Daredevil journalist and grieving widower Benjamin Mee (Matt Damon) seizes a chance to start a new life along with his kids, troubled teenager Dylan (Colin Ford) and adorable seven year old Rosie (Maggie Elizabeth Jones) when he buys a house with a zoo in need of renovation. Head zookeeper Kelly (Scarlett Johansson) is at first sceptical about Benjamin’s intentions but soon warms to his soft-spoken resilience, sincerity and decency. Meanwhile, her young cousin Lily (Elle Fanning) takes an instant shine to sulky Dylan. This dysfunctional family must overcome their personal problems if they are to restore the zoo, pass the all-important inspection and re-open its doors before Benjamin faces financial ruin.
Based on the like-named book penned by British journalist Benjamin Mee, We Bought a Zoo is undeniably a case where an earthier true story has been seeped in a Hollywood gloss. For one thing, in real life the Scarlett Johansson character was a bloke and, one presumes, not the love interest. Nevertheless, dramatic license aside, this endearingly upbeat and uplifting movie marks an engaging return to form for divisive writer-director Cameron Crowe after his disastrously self-indulgent flop Elizabethtown (2005). The fantasy of living in your own zoo is one shared by many a youngster and grownup dreamer alike (which, to be honest, includes this writer) as encapsulated in little Rosie’s jubilant “yay!” upon hearing the news, but Crowe wisely steers his film away from simple saccharine wish-fulfilment towards more insightful human drama. In this he is ably served by an impeccable turn from Matt Damon who ennobles the film with his affecting study of wounded masculinity. The scene where Benjamin shifts between sadness and joy recalling happier times with his wife and children lingers long in the memory.
Human interaction rather than human-animal interaction proves the true focus of the film as both Benjamin and Dylan reawakened to the possibilities of a wide, welcoming world thanks to life-affirming romances with warm-hearted women. If there is a weak link, it is that surly Dylan tips too far from troubled teenager into simply charmless, with Colin Ford gamely struggling but outclassed by a radiant Elle Fanning. Only in movies do beautiful, fascinating girls prove so patient with awkward, self-absorbed boys. Elsewhere, Crowe plays to his strengths crafting vivid comic characters and exuding that familiar warmth for human foibles that characterises his best work. He retains his eye for the poetic moments that make life worth living and his ear for the perfect soundtrack to match, employing Sigur Ros musician Jónsi to supply a haunting score complemented by his usual well-chosen selection of pop tunes.
Occasionally the film overreaches, twisting a simple story in the direction of not only family drama but social allegory, romantic comedy of both teen and twenty-something variety, Capra-esque fable and, oh yes, the story of some nice folks who bought a zoo. If not always successful its ambitions remain laudable. At its best, We Bought a Zoo is a lyrical meditation on the nature of loss and how people united in a noble endeavour can inspire, uplift and bring out the best in each other. That the film achieves without sentimentalizing nature, according the animals their respect while acknowledging their undeniable charm is also an achievement worth celebrating. It also gives Scarlett Johansson her best role in years. The star, who famously eschewed makeup here revealing her natural beauty, rises to the challenge with an ingratiating performance. Of the likeable supporting cast, it is nice to see Patrick Fugit, formerly Crowe’s alter-ego in Almost Famous (2000), back onscreen as a zoo staffer with a capuchin monkey perpetually perched on his shoulder. Angus MacFadyen essays the familiar role of comedy Scot while Thomas Haden Church is welcome as Benjamin’s wisecracking older brother. But along with these veteran players even the animals are overshadowed by angelic child actress Maggie Elizabeth Jones who steals every scene.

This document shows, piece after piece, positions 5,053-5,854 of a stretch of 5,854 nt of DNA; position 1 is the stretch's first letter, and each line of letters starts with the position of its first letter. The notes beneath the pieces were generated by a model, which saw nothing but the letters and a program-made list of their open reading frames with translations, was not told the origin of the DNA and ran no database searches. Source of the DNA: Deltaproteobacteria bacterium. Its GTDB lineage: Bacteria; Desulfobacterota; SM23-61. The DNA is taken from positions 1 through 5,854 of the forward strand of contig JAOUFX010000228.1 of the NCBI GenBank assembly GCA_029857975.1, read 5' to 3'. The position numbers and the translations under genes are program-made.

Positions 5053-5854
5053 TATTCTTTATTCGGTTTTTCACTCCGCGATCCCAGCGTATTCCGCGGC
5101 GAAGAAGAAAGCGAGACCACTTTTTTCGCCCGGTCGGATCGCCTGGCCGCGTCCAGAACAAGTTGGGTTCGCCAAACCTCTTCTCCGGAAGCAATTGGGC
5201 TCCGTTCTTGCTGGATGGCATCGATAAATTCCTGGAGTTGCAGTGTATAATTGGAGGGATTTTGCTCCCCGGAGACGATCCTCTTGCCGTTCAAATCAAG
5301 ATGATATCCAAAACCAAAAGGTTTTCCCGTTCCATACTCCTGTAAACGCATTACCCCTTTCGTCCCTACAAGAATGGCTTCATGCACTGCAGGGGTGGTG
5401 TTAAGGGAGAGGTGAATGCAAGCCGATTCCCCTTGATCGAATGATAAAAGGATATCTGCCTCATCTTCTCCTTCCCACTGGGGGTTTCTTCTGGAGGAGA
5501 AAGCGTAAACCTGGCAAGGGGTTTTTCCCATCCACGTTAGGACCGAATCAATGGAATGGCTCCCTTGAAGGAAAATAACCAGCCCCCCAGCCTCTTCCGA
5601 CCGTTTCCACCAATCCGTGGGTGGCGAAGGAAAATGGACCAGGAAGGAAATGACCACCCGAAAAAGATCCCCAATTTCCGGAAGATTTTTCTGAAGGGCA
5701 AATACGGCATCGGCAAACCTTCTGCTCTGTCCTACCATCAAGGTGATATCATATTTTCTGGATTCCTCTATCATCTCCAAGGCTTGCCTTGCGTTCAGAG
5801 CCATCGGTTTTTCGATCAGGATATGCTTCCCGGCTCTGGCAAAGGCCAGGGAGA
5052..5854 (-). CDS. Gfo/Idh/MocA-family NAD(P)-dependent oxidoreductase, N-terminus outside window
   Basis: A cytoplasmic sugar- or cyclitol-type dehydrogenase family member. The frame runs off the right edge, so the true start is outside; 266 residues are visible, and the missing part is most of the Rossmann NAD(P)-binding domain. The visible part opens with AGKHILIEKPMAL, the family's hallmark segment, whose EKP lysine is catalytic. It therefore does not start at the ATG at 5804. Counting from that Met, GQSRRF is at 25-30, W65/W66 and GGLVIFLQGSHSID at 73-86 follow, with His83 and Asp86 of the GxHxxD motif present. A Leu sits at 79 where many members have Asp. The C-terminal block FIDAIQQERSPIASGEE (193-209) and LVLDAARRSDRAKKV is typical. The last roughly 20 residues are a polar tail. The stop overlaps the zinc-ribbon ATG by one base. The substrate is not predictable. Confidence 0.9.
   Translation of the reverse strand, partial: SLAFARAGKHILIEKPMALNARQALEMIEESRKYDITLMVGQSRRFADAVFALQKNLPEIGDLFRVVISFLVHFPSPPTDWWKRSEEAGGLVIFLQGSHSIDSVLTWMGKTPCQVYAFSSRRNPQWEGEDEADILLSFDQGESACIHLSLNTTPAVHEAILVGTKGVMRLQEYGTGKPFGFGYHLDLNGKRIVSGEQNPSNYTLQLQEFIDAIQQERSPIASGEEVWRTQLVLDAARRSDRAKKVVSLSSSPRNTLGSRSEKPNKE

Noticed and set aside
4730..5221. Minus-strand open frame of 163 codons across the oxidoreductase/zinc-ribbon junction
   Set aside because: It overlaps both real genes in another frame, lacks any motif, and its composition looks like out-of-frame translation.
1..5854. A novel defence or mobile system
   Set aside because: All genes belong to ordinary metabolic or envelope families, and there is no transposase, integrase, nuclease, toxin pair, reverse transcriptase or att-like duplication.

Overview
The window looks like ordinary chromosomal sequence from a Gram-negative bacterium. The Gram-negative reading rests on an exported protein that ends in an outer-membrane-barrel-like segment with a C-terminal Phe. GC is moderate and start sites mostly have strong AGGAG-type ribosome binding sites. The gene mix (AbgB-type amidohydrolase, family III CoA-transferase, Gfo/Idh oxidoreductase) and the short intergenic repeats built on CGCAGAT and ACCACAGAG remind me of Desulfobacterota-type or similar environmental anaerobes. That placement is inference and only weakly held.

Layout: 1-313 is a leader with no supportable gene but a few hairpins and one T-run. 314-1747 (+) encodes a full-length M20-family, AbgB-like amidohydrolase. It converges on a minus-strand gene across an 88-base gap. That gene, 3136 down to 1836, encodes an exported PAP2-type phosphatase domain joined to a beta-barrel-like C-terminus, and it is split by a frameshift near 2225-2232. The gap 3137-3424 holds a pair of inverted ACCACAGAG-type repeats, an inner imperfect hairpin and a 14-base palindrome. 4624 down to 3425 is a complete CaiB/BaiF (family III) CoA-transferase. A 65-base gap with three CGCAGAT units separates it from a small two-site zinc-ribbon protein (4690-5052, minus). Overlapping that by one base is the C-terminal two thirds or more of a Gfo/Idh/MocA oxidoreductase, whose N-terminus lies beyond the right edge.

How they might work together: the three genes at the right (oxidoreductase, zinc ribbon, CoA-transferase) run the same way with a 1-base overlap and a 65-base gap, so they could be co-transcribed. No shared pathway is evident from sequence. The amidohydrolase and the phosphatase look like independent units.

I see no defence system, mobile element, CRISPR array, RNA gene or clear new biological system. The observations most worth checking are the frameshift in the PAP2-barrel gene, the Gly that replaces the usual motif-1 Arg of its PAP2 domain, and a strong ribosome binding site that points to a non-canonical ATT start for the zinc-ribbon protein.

American writer/director of mainstream comedy/drama. Crowe made his name as Rolling Stone magazine's youngest reporter during the 1970s, and scripted the energetic high school romp Fast Times at Ridgemont High. Made his directing debut in 1989 with the romantic comedy Say Anything..., followed by the grunge relationship movie Singles and the Tom Cruise-starrer Jerry Maguire. Almost Famous was Crowe's semi-autobiographical rock n' roll road movie, while Vanilla Sky, his remake of the Spanish Open Your Eyes, was an unusually arty Hollywood thriller. Crowe then went on to the disastrous, quirk-filled romance Elizabethtown, but his fans have faith in his recovery.
I'm going to violently disagree! Huargh! This was almost as bad as Elizabethtown, taking an interesting true story and pounding all the personality out of it until its laboured with so many clichés and formula that it made my teeth itch. The only way you know there are even any animals in this zoo apart from the dying tiger is because Crowe keeps lapsing into montages of them. Hoppipolla not once, but twice! Twee overload!
It's almost insulting in how divorced from reality this is, and all set for maximum schmaltz. Summed up by the scene where the peacock hatches chickens, because presumably those chicks are a lot cuter than peacock's offspring. There's not one note that rings true in the whole thing. Yeah, I shouldn't watch movies like this, but someone lent it to me, that's the only excuse I have.